Thursday, June 12, 2008


When I was a kid and I wanted a friend to come over, I asked my mom if so and so could come over. It was called having a friend come over.

We're living in the 21st century now. The modern name for 'having a friend come over' is play date.

"We should get the girls together for a play date."

"Can Eilidh come over for a play date?"

I have no idea when or where this name started, but I'm betting some Early Childhood Educator coined the phrase. (I have my ECE, I'm allowed to gripe.) I decided to Google it (yes, 'to Google''s a verb I'm sure). And now I'm just a tad sad. Do you know that there are websites with play date rules?? That you can read up on play dates on Wikipedia?

When oh when did the Western World lose the skills needed to have a kid come over to play at one's house for 2 hours? Have we all lost our minds?? Our common sense?

Judging by the rules on the web, I suck at play dates. As the 'host parent', I'm supposed to be serving the 'guest parent' some light refreshments for the first 30 minutes while their child 'gets comfortable' with their new surroundings. I'm supposed to be planning crafts and activities and nutritious snacks. I should to be modeling 'give and take' conversations yet not be too accommodating to the guest child so as not to cause my own child to become jealous. And I'm supposed to be sending a thank you note after my child's been on a play date. Who frickin' knew?

I've had parents raise their eyebrows at me when I tell them I don't prepare for play dates....I don't 'run' play dates, and I certainly don't 'plan' what's going to happen during them. I have also had parents give a huge sigh of relief when I admit this to them out loud. They get this relieved look on their face and tell me that they don't know what to do to 'entertain' another child for an hour at their house, and they feel guilty asking a child over without an activity planned. So they don't 'do' play dates.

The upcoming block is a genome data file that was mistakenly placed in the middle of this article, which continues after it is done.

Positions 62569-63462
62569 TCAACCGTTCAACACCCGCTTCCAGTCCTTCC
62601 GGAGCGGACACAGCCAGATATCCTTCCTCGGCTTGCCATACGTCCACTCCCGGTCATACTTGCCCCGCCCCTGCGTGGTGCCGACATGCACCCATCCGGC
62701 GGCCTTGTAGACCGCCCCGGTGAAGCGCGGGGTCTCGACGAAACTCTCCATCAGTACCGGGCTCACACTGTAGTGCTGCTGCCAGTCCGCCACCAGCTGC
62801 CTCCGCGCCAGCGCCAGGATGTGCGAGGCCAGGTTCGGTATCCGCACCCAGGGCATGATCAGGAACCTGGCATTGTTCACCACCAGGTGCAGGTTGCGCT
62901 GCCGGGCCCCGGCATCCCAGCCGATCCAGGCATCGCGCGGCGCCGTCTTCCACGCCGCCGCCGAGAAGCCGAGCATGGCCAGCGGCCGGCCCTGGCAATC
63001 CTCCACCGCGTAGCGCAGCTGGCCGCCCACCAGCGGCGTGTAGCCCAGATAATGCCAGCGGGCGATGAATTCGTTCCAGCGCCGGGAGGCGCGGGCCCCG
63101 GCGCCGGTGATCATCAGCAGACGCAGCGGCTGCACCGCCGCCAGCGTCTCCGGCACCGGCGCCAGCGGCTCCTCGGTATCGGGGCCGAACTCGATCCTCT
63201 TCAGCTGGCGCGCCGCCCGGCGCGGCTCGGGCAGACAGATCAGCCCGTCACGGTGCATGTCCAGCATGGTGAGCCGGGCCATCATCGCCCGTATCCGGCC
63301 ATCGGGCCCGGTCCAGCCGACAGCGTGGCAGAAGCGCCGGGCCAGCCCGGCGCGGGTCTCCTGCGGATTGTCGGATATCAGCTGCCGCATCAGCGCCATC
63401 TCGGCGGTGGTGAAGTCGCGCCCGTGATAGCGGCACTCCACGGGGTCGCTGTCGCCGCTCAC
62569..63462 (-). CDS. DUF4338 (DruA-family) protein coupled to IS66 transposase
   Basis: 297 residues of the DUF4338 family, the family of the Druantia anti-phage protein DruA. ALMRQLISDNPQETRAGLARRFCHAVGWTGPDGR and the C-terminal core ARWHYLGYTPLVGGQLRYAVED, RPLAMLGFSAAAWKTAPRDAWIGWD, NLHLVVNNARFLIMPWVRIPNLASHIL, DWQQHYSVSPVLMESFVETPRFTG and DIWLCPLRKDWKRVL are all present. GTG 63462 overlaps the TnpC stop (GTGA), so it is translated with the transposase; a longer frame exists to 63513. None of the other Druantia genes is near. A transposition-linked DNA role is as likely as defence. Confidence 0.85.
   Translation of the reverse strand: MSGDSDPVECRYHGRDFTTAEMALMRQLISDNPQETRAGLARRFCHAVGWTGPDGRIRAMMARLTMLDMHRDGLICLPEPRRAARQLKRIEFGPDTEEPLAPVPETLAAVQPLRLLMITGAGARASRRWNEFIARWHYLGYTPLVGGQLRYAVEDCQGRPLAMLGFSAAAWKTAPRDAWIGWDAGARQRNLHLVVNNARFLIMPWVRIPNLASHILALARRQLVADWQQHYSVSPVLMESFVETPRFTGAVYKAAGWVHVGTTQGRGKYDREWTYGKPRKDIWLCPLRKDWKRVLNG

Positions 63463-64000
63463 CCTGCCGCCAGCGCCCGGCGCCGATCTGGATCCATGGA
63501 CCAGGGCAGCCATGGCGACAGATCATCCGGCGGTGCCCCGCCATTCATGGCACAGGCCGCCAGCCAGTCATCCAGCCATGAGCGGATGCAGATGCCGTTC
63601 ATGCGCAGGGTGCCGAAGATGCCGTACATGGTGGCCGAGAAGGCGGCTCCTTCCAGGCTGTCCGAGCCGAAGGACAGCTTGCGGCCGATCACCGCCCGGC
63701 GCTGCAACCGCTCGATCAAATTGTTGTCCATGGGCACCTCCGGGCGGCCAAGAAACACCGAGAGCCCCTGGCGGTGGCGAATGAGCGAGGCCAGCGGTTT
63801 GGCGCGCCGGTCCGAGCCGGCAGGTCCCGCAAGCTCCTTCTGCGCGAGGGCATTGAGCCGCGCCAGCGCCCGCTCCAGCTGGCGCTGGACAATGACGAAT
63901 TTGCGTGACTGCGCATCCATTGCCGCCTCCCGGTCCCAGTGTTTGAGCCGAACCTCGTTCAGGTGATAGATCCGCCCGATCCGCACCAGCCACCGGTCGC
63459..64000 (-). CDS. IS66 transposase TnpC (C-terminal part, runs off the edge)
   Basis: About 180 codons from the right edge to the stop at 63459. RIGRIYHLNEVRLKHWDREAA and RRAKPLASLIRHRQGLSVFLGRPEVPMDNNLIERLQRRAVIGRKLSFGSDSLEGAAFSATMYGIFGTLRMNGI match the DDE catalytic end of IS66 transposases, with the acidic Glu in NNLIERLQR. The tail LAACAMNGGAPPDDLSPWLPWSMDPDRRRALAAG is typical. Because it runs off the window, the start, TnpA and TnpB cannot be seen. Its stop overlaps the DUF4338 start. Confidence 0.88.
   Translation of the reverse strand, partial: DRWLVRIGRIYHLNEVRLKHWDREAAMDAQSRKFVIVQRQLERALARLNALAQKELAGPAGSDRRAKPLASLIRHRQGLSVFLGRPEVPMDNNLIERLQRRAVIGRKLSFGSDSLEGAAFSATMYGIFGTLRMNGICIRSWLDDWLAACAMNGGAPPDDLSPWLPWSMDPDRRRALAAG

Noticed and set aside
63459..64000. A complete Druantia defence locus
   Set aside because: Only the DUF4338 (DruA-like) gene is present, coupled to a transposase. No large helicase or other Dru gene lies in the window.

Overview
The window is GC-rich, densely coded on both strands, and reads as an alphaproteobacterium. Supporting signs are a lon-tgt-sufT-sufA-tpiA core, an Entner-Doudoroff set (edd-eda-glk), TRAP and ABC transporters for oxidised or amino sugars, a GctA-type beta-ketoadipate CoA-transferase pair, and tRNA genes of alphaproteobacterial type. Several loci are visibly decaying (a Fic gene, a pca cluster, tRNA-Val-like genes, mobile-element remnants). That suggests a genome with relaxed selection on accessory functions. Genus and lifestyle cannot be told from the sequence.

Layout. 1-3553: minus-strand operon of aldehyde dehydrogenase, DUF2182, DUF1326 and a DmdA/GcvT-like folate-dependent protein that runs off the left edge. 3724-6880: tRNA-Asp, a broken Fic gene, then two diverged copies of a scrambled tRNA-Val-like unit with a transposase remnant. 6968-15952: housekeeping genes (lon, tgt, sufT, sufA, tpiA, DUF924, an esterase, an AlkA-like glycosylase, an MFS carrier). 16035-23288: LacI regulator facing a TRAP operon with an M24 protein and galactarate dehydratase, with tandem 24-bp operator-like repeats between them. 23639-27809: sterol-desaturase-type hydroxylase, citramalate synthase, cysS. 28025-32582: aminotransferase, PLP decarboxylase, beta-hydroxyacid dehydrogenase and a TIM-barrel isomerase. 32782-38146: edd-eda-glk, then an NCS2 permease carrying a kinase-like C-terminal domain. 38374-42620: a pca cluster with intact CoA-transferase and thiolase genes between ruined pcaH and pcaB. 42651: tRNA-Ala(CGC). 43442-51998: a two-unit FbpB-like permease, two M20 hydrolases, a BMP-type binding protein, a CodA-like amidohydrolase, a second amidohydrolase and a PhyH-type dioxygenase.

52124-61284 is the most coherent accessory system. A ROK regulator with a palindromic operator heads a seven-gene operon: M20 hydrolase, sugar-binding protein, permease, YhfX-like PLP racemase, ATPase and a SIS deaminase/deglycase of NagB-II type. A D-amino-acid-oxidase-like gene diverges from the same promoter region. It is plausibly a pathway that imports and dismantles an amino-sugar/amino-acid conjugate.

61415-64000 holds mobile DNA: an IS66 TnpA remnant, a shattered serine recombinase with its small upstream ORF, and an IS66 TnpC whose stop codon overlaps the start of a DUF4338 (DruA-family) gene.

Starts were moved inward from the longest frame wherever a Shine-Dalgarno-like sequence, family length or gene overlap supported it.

Well I'm hear to tell you that I don't do play dates, either. I let my kids have a friend over when they ask, and they play. They plan, they argue, they sort things out, they tell me if they're hungry or thirsty, they giggle and yell, run and goof around and enjoy the spontaneity of each moment. And I supervise. I step in when needed, bite my tongue when I want to solve their problems but I know they can if I give them the time to do so, and yes, I serve them nutritious snacks. And quite possibly, I may slip them a cookie to dip in their milk.

I'm a rebel with a cause.

1 comment:

Anonymous said...

I totally agree with you. Hate the term Playdate. It puts way too much pressure on the whole interaction. I liked it even better when it was "go and knock on so-and-so's door and see if they want to play."

Also hate the term "Act Out." Back in my day it was "Act Up." I fail to see how the changing the preposition makes the behaviour more acceptable.